FULTON – The Buffalo office of the National Weather Service will conduct a SKYWARN spotter training seminar at the Oswego County Emergency Management Office, 200 N. Second St., Fulton, at 7 p.m. March 18.
The training session is sponsored by the Oswego County Emergency Management Office and will last about two hours.
The session is open to the public. There is no cost for the training.
“SKYWARN is a national effort to save lives during severe weather emergencies with an expanding network of trained volunteer weather spotters,” said Dale A. Currier, CEM, Emergency Management Director. “SKYWARN spotters support their community and local government by providing reports of severe weather directly to the National Weather Service in Buffalo through amateur radio or by phone using the NWS spotter hotline. The services performed by SKYWARN spotters have saved many lives.”
The National Weather Service has a number of devices for detecting severe thunderstorms.
Included in these are Doppler radar, satellite, and lightning detection networks.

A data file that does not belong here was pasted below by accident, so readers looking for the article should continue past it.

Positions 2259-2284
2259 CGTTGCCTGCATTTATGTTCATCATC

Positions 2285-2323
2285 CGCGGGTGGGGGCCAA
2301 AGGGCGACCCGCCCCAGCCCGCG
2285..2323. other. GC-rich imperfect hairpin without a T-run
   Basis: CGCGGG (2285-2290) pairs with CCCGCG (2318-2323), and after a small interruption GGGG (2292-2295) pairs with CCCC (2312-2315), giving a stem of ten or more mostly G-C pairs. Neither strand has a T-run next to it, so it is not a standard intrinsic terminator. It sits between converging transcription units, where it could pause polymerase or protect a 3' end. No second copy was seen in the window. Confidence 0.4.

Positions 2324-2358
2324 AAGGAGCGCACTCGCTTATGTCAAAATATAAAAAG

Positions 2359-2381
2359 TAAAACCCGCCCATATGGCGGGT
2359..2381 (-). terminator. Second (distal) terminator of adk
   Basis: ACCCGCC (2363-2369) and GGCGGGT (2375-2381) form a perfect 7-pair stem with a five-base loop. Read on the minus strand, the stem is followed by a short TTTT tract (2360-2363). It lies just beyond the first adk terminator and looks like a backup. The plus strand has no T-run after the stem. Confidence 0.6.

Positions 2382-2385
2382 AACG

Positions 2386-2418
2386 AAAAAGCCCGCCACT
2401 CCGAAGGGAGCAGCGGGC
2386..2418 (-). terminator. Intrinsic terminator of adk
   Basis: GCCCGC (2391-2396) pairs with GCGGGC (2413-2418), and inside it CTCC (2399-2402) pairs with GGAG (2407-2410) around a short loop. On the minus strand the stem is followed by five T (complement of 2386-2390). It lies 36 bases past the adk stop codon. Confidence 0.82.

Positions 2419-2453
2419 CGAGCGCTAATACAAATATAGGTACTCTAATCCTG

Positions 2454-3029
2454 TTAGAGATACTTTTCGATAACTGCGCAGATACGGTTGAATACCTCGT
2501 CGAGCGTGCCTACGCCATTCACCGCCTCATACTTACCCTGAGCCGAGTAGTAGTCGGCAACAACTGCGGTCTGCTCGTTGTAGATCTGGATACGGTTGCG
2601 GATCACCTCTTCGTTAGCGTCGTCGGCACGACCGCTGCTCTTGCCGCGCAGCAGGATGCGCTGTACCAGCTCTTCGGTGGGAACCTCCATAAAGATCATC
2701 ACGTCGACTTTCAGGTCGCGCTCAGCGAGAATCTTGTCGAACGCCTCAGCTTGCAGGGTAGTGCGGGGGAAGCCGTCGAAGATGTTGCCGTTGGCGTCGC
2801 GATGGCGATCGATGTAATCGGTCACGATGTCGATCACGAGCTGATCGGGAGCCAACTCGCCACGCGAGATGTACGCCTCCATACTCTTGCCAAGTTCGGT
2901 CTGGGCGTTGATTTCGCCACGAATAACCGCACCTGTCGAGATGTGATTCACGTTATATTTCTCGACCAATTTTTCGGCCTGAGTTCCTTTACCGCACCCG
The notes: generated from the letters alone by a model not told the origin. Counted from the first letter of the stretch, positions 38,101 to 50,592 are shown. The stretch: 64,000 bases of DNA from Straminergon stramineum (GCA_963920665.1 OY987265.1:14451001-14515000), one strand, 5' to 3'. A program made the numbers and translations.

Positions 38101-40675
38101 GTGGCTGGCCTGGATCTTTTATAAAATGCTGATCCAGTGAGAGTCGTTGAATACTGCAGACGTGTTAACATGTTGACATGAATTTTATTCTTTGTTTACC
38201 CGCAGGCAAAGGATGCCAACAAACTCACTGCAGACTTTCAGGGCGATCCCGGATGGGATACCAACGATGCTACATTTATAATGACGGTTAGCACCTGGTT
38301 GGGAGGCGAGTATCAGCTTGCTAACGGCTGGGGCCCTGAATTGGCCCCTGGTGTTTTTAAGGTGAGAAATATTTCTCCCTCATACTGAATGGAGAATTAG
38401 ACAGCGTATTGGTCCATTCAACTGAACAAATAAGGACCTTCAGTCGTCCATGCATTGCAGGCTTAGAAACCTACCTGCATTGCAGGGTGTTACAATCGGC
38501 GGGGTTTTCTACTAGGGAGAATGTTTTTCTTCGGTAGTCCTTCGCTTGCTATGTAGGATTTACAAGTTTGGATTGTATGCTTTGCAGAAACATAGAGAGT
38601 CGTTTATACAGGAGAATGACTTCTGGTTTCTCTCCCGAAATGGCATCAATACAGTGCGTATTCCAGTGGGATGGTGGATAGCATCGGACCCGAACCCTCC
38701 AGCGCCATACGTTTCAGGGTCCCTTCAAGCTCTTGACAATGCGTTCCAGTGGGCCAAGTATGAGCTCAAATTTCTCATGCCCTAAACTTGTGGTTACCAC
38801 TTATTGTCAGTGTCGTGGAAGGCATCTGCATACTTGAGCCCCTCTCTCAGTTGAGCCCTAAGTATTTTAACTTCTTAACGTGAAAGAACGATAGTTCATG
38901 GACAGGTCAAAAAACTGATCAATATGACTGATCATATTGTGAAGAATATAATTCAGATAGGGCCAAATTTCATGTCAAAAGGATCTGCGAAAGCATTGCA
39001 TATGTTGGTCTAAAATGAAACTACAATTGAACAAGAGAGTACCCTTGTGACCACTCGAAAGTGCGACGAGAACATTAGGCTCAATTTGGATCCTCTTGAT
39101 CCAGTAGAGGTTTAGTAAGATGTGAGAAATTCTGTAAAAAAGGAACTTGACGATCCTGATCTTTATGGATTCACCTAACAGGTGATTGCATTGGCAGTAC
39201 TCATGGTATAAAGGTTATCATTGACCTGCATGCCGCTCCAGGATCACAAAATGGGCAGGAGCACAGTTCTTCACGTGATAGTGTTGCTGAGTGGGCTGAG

However, the most important tool for observing thunderstorms is the trained eye of the storm spotter.
By providing observations, SKYWARN spotters assist National Weather Service staff in their warning decisions and enable the National Weather Service to fulfill its mission of protecting life and property.
“Storm spotters are, and always will be, an indispensable part of the severe local storm warning program,” said Currier.
The basic training session provides a brief overview of the National Weather Service organization and responsibilities, severe weather safety, and basic severe weather meteorology including how thunderstorms, severe thunderstorms and tornadoes form.
Anyone can become a severe weather spotter for the National Weather Service. SKYWARN training is free and open to the public.
For further information, call the National Weather Service at (716) 565-0204 ext. 223 or Oswego County Emergency Management Office at (315) 591-9150.
More information about SKYWARN is available on the NWS Buffalo website at http://www.erh.noaa.gov/buf/spt.htm